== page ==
The week we had been waiting for so long has come and gone.  And it was probably the most amazing week of my life!  We were granted an amazing opportunity to go to Disney World and stay at Give Kids the World Village.  Thanks to an organization that you have heard me mention quite a bit Baking Memories For Kids.  If you haven't been following me you can learn more about them here.  They are sending families with children with life threatening conditions to Disney one cookie at a time:).  Check them out and support them!

While we were there Give Kids the World Village made sure that we were well cared for.  I'm the first to say that I'm not the easiest person to feed since being on the fodmap diet.  But they managed to cater to Marvin and my food restrictions and that was just the tip of the iceberg.  This village rocks!!  To learn more about the village and the families they support click here.

I could spend most of this post going in 2,000 different directions.  But I don't think you want to read war and peace ala blog style.  So I really thought about what I wanted to say. I managed to compress this into a top ten list of things I learned, re-learned, and truths that hit home during this trip. It's still a bit of a read, so sit back, grab your favorite beverage and let's start!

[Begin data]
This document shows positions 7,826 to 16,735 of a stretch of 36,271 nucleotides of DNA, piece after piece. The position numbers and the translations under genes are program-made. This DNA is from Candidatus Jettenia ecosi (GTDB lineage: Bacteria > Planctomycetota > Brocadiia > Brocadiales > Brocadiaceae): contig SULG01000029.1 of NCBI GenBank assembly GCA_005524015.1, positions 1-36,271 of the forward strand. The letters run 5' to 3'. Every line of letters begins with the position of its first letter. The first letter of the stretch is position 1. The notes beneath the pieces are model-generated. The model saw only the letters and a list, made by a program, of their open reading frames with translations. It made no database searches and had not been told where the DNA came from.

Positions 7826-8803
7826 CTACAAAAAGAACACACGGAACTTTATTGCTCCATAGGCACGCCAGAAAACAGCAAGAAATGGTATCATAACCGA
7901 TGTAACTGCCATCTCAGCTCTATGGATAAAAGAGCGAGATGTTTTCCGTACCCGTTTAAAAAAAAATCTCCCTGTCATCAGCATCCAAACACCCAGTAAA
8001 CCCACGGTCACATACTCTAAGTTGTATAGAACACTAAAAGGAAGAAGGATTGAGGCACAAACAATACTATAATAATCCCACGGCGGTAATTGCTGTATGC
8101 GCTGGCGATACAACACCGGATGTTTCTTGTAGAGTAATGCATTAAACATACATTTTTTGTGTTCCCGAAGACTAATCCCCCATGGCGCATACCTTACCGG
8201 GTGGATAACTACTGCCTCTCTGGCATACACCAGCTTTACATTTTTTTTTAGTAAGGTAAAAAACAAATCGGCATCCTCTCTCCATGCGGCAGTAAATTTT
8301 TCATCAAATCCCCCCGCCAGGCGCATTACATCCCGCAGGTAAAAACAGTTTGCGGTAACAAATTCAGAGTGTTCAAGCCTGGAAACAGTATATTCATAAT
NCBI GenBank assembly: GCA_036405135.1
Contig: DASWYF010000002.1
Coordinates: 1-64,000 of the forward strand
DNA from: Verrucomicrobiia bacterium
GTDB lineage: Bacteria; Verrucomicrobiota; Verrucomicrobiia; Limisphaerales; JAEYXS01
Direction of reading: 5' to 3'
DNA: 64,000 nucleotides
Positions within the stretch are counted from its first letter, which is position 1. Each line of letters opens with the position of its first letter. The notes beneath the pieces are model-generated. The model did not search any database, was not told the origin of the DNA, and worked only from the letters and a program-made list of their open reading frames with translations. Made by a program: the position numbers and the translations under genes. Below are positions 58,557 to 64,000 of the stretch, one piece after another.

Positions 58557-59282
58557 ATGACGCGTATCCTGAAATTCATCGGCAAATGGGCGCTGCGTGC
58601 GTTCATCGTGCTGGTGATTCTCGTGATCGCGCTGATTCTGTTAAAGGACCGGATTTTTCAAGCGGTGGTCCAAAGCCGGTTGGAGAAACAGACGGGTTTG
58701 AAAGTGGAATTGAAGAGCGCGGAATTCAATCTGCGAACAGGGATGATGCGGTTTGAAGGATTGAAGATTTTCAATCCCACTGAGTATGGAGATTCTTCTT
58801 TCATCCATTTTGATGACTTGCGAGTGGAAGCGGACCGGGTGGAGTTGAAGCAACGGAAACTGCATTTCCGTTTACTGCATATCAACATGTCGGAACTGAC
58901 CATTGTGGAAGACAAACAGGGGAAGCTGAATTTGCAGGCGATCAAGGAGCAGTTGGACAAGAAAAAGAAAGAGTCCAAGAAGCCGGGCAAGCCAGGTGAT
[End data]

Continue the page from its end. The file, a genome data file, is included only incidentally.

10.  Sometimes it's best to sit back and enjoy where the journey takes you just as much as the destination. 

This one is hard for me at times.  We were originally scheduled to fly but due to my daughter not being able to sit by herself the airline told us they couldn't transport us.  After being grumpy for about 10 minutes we decided to drive it.  It was the best possible decision.  First of all on the way down I got to meet one of my all time favorite writers, Amy Clipston
 It was an honor to meet her and spend time with her!  Plus I got books!!  Yay!!!  On the way home we stopped at South of the Border.  It is between the North and South Carolina border.

It had tons of buildings with stuff to do including hats around the world.

Yes, my son is under there.  We also spent time at the largest indoor reptile exhibit (according to them) in the US.